Houston microgrid company scores $2.1M grant for hydrogen blending tech research
A Houston-based provider of electric microgrids has scooped up a $2.1 million grant from the California Energy Commission for development of technology aimed at reducing greenhouse gasses and other natural gas emissions.
Enchanted Rock shares the grant with the University of California Riverside, or UCR.
“This is an exciting opportunity to further advance the potential use of hydrogen fuel blends for commercialization and market adoption,” Thomas McAndrew, founder and CEO of Enchanted Rock, says in a news release. “We believe in using the cleanest fuel available without compromising on reliability or performance for our customers and are dedicated to helping California, and the nation, achieve its climate and energy goals.”
The use of a hydrogen and natural gas blend for fueling generators shows promise for reducing emissions and improving efficiency, according to Enchanted Rock. The company says the funding will enable it to identify the ideal blend of natural gas and hydrogen for operating a natural generator while improving performance and minimizing emissions.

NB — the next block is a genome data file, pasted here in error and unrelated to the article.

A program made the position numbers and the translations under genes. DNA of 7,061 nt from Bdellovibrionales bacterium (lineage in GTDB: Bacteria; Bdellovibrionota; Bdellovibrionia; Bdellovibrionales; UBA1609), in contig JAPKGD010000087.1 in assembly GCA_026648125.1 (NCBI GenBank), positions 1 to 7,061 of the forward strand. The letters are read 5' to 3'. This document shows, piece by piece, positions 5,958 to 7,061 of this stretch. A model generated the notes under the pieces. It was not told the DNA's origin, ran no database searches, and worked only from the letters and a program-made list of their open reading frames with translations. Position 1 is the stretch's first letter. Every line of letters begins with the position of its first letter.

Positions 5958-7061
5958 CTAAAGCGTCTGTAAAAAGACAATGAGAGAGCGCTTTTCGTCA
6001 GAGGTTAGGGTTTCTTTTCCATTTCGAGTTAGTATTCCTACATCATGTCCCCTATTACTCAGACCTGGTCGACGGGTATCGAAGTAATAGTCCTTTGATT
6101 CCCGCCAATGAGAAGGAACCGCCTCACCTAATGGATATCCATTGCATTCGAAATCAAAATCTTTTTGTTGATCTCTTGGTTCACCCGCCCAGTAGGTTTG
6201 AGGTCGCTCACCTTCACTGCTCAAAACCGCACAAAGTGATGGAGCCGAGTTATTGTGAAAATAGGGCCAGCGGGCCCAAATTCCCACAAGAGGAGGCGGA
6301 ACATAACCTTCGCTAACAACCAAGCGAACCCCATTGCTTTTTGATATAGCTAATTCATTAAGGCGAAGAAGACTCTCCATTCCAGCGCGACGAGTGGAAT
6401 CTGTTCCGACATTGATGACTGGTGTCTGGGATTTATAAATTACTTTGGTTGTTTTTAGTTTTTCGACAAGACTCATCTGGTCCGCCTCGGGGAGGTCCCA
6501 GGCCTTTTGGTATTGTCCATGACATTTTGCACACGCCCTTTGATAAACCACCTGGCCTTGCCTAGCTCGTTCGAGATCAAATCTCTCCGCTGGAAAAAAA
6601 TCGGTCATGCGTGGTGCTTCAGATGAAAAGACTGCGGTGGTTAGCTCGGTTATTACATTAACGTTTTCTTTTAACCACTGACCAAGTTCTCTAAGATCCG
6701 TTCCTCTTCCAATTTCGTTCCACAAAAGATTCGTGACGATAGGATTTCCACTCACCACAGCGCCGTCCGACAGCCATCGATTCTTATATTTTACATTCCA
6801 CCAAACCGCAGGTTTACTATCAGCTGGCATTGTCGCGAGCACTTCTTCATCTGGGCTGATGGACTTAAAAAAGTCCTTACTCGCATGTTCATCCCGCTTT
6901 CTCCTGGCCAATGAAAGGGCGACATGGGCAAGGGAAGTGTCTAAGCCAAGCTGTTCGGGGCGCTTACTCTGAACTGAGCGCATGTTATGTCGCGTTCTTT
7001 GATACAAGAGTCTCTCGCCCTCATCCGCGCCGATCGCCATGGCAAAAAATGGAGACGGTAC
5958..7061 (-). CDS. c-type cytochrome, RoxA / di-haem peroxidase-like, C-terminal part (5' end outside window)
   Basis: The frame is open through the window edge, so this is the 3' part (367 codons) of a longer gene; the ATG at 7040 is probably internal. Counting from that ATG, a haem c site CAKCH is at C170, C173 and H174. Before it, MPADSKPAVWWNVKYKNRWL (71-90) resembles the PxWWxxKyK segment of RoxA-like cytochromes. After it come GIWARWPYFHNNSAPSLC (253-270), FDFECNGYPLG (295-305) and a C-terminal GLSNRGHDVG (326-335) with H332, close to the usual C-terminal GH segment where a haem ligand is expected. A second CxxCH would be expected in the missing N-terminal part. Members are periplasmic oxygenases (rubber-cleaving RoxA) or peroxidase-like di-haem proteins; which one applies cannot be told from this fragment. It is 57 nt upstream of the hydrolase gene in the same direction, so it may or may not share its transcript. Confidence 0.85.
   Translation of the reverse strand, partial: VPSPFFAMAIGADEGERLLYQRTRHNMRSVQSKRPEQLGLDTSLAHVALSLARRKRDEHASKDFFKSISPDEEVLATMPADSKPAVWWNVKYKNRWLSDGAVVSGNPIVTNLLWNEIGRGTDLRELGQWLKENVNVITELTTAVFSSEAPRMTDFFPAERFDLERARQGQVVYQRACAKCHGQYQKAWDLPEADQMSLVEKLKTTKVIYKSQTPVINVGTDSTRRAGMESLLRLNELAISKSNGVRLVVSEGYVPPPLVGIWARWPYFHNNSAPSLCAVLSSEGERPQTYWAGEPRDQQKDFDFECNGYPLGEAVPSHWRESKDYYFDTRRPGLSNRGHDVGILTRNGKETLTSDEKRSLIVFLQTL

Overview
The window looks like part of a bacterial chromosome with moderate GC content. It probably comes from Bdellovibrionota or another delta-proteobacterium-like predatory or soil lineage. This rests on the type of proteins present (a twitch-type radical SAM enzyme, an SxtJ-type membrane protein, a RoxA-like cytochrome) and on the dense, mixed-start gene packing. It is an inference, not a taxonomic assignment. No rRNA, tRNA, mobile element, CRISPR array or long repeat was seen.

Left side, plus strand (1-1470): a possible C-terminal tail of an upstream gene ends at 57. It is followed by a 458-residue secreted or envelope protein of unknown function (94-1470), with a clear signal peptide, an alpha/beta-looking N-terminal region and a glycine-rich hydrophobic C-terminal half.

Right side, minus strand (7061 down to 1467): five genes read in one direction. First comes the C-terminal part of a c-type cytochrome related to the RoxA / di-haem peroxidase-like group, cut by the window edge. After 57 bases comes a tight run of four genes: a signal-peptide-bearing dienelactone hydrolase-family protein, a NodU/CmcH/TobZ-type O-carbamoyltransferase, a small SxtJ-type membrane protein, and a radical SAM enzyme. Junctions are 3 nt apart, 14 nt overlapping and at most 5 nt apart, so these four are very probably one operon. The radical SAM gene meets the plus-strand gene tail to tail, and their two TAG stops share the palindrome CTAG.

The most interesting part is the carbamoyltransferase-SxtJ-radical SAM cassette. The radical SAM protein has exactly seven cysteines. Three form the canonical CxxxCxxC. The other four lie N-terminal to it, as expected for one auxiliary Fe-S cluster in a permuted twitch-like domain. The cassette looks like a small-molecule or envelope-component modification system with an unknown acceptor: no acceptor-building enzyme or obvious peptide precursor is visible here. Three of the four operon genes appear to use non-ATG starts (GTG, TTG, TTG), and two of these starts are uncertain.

As part of the grant, UCR’s College of Engineering-Center for Environmental Research and Technology (CE-CERT) will play a key role in measuring emissions and combustion performance. Meanwhile, Palomar College in San Marcos, California, will host a field demonstration site.
”Hydrogen is one of the ‘low-hanging fruit’ solutions to decarbonize our transportation system and other sectors where emissions are hard to abate, and it can serve as a zero-carbon green fuel for internal combustion off-road and highway engines,” says UCR professor Georgios Karavalakis.
Founded in 2006, Enchanted Rock specializes in electrical-resiliency-as-a-service for sectors such as health care, manufacturing, and government infrastructure. The company’s dual-purpose microgrids rely on natural gas and renewable natural gas to produce lower carbon emissions and air pollutants than diesel generators.
In December, Enchanted Rock said it had teamed up with U.S. Energy to supply renewable natural gas for Microsoft’s new data center in San Jose, California, during grid outages and when businesses are directed to reduce power usage.